Tesla's Musk meets top Biden officials on EVs in Washington
By Nandita Bose, David Shepardson and Raphael Satter
WASHINGTON (Reuters) -Tesla Chief Executive Elon Musk met two top White House officials on Friday in Washington to discuss how the car maker and Democratic President Joe Biden could work together to advance electric vehicle production and speed electrification of U.S. vehicle networks.
Musk met John Podesta, a Democratic stalwart who serves as Biden's senior adviser for clean energy innovation, and Mitch Landrieu, who oversees infrastructure spending, the White House said. The billionaire and Biden have often been at odds over political and labor issues.
"John Podesta and Mitch Landrieu met with Elon Musk to discuss shared goals around electrification and how the Bipartisan Infrastructure Law and Inflation Reduction Act can advance electric vehicle production and charging as well as the broader cause of electrification," a White House spokesperson told Reuters.
Musk responded on Twitter to the initial exclusive Reuters report that he met with the officials, saying it was "True."
Later, White House press secretary Karine Jean-Pierre confirmed the meeting took place and added that Musk did not meet with Biden personally. The meeting demonstrates Biden's commitment to electric vehicles and the importance he attaches to the infrastructure and inflation reduction laws passed last year, she said.
"I think it's important that his (Biden's) team and senior members of his team had a meeting with Elon Musk today to do just that."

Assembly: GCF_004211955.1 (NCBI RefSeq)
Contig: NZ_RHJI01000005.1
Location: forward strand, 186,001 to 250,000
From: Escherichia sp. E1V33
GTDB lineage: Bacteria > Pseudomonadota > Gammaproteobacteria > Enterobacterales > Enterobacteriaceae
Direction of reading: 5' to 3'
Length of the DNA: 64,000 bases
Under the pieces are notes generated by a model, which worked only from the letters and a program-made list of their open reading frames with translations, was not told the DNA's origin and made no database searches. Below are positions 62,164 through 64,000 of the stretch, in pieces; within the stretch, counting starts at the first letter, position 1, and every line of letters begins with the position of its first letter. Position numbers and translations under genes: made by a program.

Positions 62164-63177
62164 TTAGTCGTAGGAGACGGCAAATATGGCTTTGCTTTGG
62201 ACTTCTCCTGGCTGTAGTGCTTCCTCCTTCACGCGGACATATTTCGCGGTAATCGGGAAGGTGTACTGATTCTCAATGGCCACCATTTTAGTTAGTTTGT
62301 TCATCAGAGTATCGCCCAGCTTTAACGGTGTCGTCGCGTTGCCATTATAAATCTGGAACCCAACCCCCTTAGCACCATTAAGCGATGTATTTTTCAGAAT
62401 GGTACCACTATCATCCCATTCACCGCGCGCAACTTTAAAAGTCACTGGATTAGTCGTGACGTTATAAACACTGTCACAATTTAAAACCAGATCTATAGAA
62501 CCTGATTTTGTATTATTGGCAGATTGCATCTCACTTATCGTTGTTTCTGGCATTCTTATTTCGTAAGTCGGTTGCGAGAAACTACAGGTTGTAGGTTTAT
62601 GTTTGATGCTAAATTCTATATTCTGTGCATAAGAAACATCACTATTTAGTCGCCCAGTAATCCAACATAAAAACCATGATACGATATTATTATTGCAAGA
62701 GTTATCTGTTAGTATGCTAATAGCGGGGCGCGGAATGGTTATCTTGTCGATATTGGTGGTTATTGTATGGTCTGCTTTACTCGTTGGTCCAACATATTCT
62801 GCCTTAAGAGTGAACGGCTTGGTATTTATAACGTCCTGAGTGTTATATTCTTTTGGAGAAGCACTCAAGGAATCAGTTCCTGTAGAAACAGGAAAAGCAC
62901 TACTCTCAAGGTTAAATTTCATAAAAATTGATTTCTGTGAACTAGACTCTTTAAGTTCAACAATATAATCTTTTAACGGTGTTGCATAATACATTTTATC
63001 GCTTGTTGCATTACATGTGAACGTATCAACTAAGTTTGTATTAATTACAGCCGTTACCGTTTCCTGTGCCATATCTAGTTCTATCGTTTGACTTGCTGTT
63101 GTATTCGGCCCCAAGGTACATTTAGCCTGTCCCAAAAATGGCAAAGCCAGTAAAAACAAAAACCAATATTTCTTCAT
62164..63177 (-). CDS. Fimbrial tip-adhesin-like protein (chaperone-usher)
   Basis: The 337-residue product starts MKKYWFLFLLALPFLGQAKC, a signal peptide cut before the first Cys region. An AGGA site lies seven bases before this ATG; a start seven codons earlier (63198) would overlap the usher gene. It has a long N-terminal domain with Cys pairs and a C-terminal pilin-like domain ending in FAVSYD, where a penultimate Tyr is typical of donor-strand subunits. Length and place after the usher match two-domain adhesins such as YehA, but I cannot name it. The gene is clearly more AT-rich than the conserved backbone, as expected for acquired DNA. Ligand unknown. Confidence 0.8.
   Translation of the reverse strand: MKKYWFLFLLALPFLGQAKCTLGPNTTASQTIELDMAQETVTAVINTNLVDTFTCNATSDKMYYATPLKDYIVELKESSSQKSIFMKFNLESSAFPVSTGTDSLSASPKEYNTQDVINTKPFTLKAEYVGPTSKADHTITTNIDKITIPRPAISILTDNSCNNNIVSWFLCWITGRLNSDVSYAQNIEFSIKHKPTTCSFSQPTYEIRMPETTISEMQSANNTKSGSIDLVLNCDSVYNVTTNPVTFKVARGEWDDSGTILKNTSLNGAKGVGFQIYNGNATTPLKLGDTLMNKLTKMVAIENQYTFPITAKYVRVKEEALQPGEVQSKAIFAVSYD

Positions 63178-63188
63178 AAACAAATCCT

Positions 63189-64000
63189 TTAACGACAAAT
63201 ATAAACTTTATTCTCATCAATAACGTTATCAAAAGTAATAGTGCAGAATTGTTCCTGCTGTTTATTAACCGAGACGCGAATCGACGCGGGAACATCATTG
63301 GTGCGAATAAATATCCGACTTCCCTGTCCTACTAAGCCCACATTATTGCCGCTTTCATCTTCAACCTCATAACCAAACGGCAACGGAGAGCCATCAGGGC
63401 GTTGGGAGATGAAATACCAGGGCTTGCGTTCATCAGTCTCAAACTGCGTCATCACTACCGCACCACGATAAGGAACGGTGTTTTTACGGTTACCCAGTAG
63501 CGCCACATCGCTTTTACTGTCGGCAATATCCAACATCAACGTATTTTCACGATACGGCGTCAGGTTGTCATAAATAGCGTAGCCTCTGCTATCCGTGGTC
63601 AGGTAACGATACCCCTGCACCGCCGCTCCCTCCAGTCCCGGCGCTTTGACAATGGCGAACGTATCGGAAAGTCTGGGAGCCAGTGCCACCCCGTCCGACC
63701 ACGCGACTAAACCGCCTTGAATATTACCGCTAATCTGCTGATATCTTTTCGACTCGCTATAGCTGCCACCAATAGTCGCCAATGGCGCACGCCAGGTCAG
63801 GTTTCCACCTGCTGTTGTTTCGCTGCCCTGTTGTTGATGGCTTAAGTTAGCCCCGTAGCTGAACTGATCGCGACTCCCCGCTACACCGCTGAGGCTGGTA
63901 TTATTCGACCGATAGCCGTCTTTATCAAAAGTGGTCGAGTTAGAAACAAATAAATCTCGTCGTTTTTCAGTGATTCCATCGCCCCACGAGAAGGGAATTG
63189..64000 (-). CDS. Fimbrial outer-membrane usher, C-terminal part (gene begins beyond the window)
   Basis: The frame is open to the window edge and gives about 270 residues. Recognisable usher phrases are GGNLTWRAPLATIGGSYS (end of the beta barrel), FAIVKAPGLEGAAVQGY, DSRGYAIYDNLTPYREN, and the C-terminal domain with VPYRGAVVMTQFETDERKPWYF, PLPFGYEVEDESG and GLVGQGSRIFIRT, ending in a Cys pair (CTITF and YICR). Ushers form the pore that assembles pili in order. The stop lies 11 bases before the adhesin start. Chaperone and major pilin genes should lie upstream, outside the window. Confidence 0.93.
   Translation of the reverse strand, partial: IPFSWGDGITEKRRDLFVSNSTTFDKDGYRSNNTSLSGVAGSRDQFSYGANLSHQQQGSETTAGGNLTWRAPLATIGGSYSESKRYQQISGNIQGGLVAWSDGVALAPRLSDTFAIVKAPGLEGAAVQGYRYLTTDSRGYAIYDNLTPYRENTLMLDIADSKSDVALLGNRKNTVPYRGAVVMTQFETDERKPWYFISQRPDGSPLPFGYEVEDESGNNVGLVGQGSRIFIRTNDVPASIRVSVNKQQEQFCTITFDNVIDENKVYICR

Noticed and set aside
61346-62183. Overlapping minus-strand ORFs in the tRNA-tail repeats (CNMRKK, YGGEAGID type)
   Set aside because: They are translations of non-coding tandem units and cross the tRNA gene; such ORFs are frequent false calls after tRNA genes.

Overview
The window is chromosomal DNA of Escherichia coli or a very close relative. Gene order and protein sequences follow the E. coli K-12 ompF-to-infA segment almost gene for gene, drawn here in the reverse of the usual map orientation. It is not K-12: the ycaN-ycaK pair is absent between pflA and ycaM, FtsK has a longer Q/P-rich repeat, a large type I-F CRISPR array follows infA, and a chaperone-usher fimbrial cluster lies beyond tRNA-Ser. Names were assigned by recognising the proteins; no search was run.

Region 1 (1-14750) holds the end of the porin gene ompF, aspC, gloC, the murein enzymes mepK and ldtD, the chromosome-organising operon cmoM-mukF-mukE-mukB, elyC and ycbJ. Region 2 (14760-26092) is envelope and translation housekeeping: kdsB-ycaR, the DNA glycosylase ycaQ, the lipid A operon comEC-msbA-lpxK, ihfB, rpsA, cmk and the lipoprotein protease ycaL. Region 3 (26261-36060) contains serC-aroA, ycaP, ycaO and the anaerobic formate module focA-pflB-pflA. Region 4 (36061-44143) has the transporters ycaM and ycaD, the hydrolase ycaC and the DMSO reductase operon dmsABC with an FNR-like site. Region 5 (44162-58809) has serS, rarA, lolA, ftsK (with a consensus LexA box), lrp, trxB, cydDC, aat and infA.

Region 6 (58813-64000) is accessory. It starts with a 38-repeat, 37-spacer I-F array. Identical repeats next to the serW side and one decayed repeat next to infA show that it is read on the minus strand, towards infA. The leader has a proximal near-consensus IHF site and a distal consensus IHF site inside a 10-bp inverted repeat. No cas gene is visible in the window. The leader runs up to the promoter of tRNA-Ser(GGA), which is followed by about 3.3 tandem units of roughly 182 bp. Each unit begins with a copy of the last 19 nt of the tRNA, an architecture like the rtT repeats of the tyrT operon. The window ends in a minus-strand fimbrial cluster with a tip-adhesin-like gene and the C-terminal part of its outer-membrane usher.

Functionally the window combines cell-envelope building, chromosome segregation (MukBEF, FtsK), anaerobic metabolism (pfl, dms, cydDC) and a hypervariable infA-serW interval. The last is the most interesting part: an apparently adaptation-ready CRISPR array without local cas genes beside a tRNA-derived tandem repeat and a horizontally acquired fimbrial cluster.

A Reuters witness on Friday saw Podesta, Landrieu and Musk entering a downtown building that houses both Tesla's Washington lobbying operation and the Center for American Progress, a think tank Podesta founded. Landrieu and Podesta left about half an hour later and did not answer questions.
Musk left about 45 minutes after Podesta and Landrieu. He too ignored questions from a Reuters reporter.
Musk also met on Friday with Republican Representatives James Comer and Jim Jordan, the chairs of the House Judiciary and Oversight Committees. On Thursday, he met with House Speaker Kevin McCarthy and briefly greeted House Democratic Leader Hakeem Jeffries.
BIDEN, MUSK TENSIONS
Relations have often seemed antagonistic between Biden, who has pushed for companies to use union labor, and Musk, who has pushed to keep unions out of his factories.
Musk called Biden "a damp sock puppet in human form" last year after Biden highlighted EV production by GM and Ford in a tweet but left out Tesla.
Biden only publicly acknowledged the role of Tesla in U.S. electric vehicle manufacturing over a year after taking office, after Musk repeatedly complained about being ignored.
In June, Biden compared Tesla unfavorably to Ford and sarcastically wished Musk "lots of luck" on his "trip to the moon" after the billionaire expressed reservations about the economy.
Still, Musk has long-standing important relationships with the U.S. government, and those have continued under the Biden administration.
Tesla has benefited from tax subsidies given to buyers of its electric vehicles while SpaceX, Musk's rocket company, has contracts worth billions of dollars to deliver astronauts and cargo to and from the International Space Station, and to build a moon lander.
U.S. consumers who bought Teslas became eligible again this month for up to $7,500 in consumer tax credits, under the $430 billion U.S. Inflation Reduction Act (IRA) passed last August. An earlier tax credit for Tesla buyers expired after the automaker sold its first 200,000 vehicles in the United States.
The law imposes requirements that EVs receiving the tax credits must be North American-made. There are also caps on vehicle prices and income for buyers who are eligible for the credits.
The law also sets new battery sourcing restrictions expected to take effect in March. It also includes new U.S. battery production credits that Musk said earlier this week could have significant benefits to the company.
(Reporting by Nandita Bose, David Shepardson and Raphael Satter; Editing by Heather Timmons, David Gregorio and Rosalba O'Brien)